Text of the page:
Concerns over Bill 23 loom during Heritage Week

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The dialogue around Ontario’s Bill 23 has quieted down in the last few weeks after countless pieces published about it, both in the Times and elsewhere. The controversial Bill is called the “More Homes Built Faster Act”. It has taken criticism from many different angles. Such criticism has been renewed this week as it relates to Heritage Week, which is an annual celebration that takes place in the third week of February. 

Conservation Authorities dislike Bill 23 because it strips them of their powers to prohibit land development where it may cause flooding or the destruction of protected lands. Many members of the public dislike Bill 23 because it limits the input of the public on decisions regarding land-use planning, and has the potential to re-designate needed farmland as residential land. This week in particular, historical societies are criticizing the Bill because of its effect on heritage properties. 

Bill 23 will make it more difficult for municipalities to obtain heritage designations, and will also impose a limit of two years for buildings to remain on heritage registers by being identified as having “heritage potential”. Within the next two years, this could potentially result in thousands of old, historically significant buildings losing their protected status. The Bill also removes requirements for additional considerations when a heritage building is recommended for demolition. 

The More Homes Built Faster Act was created by Doug Ford’s provincial government to “cut red tape” that impedes housing development. The price of buying or renting a home in Canada has become prohibitive for many people in the last few years, driven by a number of factors including too many people and too few homes. Creating more homes – which is the end goal of Bill 23 – would certainly lower the prices of existing real estate, but opponents of the Bill are keen to point out that it goes too far and is too black and white.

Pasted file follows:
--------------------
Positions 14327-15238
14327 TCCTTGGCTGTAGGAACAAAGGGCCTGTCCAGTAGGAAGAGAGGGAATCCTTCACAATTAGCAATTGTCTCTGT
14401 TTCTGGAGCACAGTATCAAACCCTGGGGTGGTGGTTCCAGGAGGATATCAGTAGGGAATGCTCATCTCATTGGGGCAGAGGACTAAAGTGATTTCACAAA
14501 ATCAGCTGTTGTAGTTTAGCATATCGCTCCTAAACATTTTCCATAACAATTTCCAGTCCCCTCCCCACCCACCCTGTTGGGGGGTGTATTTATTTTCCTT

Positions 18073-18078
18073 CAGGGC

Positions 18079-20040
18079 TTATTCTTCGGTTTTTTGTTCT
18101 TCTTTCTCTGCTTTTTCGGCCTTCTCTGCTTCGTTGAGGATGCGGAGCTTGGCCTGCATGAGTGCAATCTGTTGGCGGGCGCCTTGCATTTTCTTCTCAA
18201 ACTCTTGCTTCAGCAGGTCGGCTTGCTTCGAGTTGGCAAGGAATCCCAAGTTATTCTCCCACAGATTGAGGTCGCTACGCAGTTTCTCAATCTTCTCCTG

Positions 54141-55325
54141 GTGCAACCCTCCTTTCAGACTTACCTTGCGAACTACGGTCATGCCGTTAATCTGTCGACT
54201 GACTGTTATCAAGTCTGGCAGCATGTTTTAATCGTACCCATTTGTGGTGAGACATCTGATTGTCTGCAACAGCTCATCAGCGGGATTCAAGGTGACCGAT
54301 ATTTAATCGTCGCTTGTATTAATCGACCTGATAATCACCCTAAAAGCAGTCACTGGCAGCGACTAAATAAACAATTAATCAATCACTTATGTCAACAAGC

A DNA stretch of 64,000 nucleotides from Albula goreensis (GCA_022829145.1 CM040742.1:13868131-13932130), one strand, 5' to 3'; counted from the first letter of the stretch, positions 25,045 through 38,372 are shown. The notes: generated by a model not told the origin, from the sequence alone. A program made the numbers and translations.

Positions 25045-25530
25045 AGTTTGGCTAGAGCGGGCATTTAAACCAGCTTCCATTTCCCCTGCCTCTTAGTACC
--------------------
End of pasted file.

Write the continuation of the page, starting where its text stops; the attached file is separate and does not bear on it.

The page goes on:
Heritage sites don’t always serve a pragmatic purpose, but they have irreplaceable wisdom and information about the past which has value that is impossible to measure. This week, we are reminded of the importance of learning about our history and learning from it. In the last few years, concerns over past and present relationships with Canada’s Indigenous peoples have also shaped opinions of legislation such as Bill 23, which can negatively impact traditional, unceded territory. First Nations groups in Ontario have spoken out against the Bill. 

The Ontario Government is unlikely to backtrack on Bill 23 on its own. Whether the mounting pressures from many different angles will sway the government’s decision remains to be seen. 

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